60. Michael, et al., p. 176 (“about 1.4 percent of women said they thought of themselves as homosexual or bisexual and about 2.8% of the men identified themselves in this way”).
61. See Appendix A.
62. Skinner, et al., Abstract; Ferris, et al. p. 581; James Price, et al., p. 90; see Appendix A.
63. Katherine Fethers, et al., “Sexually transmitted infections and risk behaviours in women who have sex with women,” Sexually Transmitted Infections, 76(5): 345-349, p. 348 (2000).
64. Ibid., p. 347.
65. Ibid.
66. Ibid.
67. Ibid., p. 348.
68. Ibid., p. 347, Table 1; Susan D. Cochran, et al., “Cancer- Related Risk Indicators and Preventive Screening Behaviors Among Lesbians and Bisexual Women,” American Journal of Public Health, 91(4): 591-597 (April 2001); Juliet Richters, Sara Lubowitz, et al., “HIV risks among women in contact with Sydney’s gay and lesbian community,” Venereology, 11(3): 35-38 (1998); Juliet Richters, Sarah Bergin, et al., “Women in Contact with the Gay and Lesbian Community: Sydney Women and Sexual Health Survey 1996 and 1998,” National Centre in HIV Social Research, University of New South Wales, 1999.
69. Fethers, et al., p. 347 and Table 1.
70. Barbara Berger, Shelley Kolton, et al., “Bacterial vaginosis in lesbians: a sexually transmitted disease,” Clinical Infectious Diseases, 21: 1402-1405 (1995).
71. E. H. Koumans, et al., “Preventing adverse sequelae of Bacterial Vaginosis: a Public Health Program and Research Agenda,” Sexually Transmitted Diseases, 28(5): 292-297 (May 2001); R. L. Sweet, “Gynecologic Conditions and Bacterial Vaginosis: Implications for the Non-Pregnant Patient,” Infectious Diseases in Obstetrics and Gynecology, 8(3): 184-190 (2000).
72. Kathleen M. Morrow, Ph.D., et al., “Sexual Risk in Lesbians and Bisexual Women,” Journal of the Gay and Lesbian Medical Association, 4(4): 159-165, p. 161 (2000).
73. Ibid., p. 159.
74. For example, Judith Bradford, Caitlin Ryan, and Esther D. Rothblum, “National Lesbian Health Care Survey: Implications for Mental Health Care,” Journal of Consulting and Clinical Psychology, 62(2): 228-242 (1994); Richard C. Pillard, “Sexual orientation and mental disorder,” Psychiatric Annals, 18(1): 52-56 (1988); see also Mubarak S. Dahir, “The Gay Community’s New Epidemic,” Daily News (June 5, 2000), http://www.gaywired.com/story detail.cfm?Section=12&ID=148&ShowDate=1.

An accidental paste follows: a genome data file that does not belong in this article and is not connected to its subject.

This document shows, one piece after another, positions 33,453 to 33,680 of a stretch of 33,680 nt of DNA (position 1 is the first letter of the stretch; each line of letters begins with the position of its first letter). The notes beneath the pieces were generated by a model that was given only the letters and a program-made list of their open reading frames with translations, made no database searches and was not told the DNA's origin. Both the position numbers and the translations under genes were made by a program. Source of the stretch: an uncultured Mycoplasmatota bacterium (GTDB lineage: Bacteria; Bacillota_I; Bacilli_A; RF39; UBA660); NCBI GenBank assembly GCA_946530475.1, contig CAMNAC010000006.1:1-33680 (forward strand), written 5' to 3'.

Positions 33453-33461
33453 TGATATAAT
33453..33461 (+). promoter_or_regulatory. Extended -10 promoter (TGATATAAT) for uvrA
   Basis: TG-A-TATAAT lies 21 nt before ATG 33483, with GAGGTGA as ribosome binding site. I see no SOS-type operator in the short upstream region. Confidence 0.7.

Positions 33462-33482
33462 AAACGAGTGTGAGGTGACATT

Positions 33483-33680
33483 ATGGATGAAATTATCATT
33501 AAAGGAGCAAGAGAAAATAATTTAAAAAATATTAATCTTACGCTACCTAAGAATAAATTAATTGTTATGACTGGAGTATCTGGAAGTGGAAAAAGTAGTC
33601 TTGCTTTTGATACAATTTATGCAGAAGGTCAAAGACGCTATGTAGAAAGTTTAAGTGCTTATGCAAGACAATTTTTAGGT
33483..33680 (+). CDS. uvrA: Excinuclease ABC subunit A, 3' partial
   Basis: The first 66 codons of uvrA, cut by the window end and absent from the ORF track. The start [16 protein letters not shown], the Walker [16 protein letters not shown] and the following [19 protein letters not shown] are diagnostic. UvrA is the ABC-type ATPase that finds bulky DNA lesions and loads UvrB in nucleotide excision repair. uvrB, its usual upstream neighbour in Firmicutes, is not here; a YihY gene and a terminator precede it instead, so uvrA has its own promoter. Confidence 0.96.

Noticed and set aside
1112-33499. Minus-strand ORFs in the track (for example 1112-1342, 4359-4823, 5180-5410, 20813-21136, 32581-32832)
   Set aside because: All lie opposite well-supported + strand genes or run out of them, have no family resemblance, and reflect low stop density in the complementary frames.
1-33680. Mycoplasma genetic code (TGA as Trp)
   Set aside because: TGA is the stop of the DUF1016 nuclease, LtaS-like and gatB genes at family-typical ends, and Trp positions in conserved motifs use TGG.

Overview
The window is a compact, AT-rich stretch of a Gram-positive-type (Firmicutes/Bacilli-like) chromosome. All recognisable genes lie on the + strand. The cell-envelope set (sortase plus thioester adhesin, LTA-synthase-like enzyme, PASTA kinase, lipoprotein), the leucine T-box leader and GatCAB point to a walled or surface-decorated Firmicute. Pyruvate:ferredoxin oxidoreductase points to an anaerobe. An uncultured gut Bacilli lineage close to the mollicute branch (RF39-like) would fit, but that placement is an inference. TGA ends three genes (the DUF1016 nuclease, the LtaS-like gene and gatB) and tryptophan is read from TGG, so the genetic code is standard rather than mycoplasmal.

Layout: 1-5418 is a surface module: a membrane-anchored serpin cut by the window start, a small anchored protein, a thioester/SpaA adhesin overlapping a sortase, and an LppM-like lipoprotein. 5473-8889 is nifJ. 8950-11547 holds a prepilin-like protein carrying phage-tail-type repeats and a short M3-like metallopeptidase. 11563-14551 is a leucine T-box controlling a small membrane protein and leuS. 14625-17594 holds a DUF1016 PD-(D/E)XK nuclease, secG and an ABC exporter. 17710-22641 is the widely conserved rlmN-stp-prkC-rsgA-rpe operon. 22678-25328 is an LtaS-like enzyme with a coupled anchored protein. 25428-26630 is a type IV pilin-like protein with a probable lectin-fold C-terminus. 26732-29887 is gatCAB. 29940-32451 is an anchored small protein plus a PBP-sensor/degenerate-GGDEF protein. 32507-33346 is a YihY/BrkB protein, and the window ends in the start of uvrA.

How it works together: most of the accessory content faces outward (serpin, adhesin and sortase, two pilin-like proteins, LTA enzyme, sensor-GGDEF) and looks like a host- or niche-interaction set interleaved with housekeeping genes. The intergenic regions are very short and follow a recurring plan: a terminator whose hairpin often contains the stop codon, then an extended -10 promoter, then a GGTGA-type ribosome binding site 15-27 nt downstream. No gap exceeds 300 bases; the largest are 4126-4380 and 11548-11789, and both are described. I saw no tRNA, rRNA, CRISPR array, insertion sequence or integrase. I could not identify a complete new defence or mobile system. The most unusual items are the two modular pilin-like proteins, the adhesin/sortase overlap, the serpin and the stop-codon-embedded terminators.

75. Katherine A. O’Hanlan, M.D., et al., “Homophobia As a Health Hazard,” Report of the Gay & Lesbian Medical Association, pp. 3, 5, http://www.ohanlan.com/phobiahzd.htm; Laura Dean, et al., “Lesbian, Gay, Bisexual, and Transgender Health: Findings & Concerns,” Journal of the Gay & Lesbian Medical Association, 4(3): 102-151, pp. 102, 116 (2000).
76. “Netherlands Ends Discrimination in Civil Marriage: Gays to Wed,” Lambda Legal Defense and Education Fund Press Release, March 30, 2001, http://lambdalegal.org/cgibin/ pages/documents/record?record=814.
77. Theo Sandfort, Ron de Graaf, et al., “Same-sex Sexual Behavior and Psychiatric Disorders,” Archives of General Psychiatry, 58(1): 85-91, p. 89 and Table 2 (January 2001).
78. Ibid.
79. Ibid., p. 89.
80. Ibid., p. 90 (emphasis added).
81. Ibid.
82. Erica Goode, “With Fears Fading, More Gays Spurn Old Preventive Message,” New York Times, August 19, 2001.
83. Ibid.
84. Ibid.
85. Ibid.
86. “Officials Voice Alarm Over Halt in AIDS Decline,” New York Times, August 14, 2001.
87. “A uniform definition of a circuit party does not exist, partly because such parties continue to evolve. However, a circuit party tends to be a multi-event weekend that occurs each year at around the same time and in the same town . . . .” Gordon Mansergh, Grant Colfax, et al., “The Circuit Party Men’s Health Survey: Findings and Implications for Gay and Bisexual Men,” American Journal of Public Health, 91(6): 953-958, p. 953 (June 2001).
88. Ibid., p. 955.
89. Ibid., p. 956.
90. Ibid., pp. 956-957, Tables 2 & 3.
91. Ibid., pp. 956-957.
92. Ibid., p. 957. The authors’ recommendation was more education.
93. Julie Robotham, “Safe sex by arrangement as gay men reject condoms,” Sydney Morning Herald, June 7, 2001. Data source: 2000 Male Out Survey, National Centre in HIV Social Research, Australia.